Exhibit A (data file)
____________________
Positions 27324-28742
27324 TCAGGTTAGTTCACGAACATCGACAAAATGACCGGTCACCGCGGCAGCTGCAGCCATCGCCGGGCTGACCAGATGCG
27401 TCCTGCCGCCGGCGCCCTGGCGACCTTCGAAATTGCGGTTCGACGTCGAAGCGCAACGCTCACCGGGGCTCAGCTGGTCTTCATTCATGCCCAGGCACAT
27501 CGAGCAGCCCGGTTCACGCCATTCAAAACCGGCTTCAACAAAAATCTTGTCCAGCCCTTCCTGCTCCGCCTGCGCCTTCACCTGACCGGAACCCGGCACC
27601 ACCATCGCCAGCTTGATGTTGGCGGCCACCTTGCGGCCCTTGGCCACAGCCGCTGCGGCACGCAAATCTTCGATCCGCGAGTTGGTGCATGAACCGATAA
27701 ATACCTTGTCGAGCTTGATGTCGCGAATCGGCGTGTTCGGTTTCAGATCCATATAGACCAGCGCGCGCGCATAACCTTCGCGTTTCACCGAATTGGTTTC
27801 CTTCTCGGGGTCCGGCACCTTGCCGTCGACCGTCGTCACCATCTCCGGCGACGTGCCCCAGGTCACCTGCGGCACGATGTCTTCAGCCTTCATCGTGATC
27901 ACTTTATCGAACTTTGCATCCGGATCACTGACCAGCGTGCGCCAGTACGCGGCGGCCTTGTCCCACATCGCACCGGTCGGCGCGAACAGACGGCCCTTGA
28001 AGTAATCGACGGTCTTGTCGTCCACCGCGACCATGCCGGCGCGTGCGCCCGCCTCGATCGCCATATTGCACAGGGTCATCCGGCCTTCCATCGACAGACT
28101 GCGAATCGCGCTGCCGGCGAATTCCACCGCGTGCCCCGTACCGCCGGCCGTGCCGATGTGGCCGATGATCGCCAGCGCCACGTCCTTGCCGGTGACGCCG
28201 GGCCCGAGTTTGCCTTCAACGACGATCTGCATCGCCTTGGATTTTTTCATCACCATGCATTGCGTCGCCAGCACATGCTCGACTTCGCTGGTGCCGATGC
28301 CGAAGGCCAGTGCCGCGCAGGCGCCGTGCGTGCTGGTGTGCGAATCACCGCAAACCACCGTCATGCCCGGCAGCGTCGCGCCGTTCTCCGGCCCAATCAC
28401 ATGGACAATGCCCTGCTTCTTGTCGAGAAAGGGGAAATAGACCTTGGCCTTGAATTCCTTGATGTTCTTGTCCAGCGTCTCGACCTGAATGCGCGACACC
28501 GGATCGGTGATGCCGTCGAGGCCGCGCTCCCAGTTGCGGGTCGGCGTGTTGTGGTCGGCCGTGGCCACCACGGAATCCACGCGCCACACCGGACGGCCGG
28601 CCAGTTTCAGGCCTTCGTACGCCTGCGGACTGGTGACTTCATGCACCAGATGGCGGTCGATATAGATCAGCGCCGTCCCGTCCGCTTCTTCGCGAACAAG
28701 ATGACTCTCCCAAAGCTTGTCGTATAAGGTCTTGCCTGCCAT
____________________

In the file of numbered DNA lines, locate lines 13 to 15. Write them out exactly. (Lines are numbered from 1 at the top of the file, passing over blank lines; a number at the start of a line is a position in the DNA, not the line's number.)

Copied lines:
28401 ATGGACAATGCCCTGCTTCTTGTCGAGAAAGGGGAAATAGACCTTGGCCTTGAATTCCTTGATGTTCTTGTCCAGCGTCTCGACCTGAATGCGCGACACC
28501 GGATCGGTGATGCCGTCGAGGCCGCGCTCCCAGTTGCGGGTCGGCGTGTTGTGGTCGGCCGTGGCCACCACGGAATCCACGCGCCACACCGGACGGCCGG
28601 CCAGTTTCAGGCCTTCGTACGCCTGCGGACTGGTGACTTCATGCACCAGATGGCGGTCGATATAGATCAGCGCCGTCCCGTCCGCTTCTTCGCGAACAAG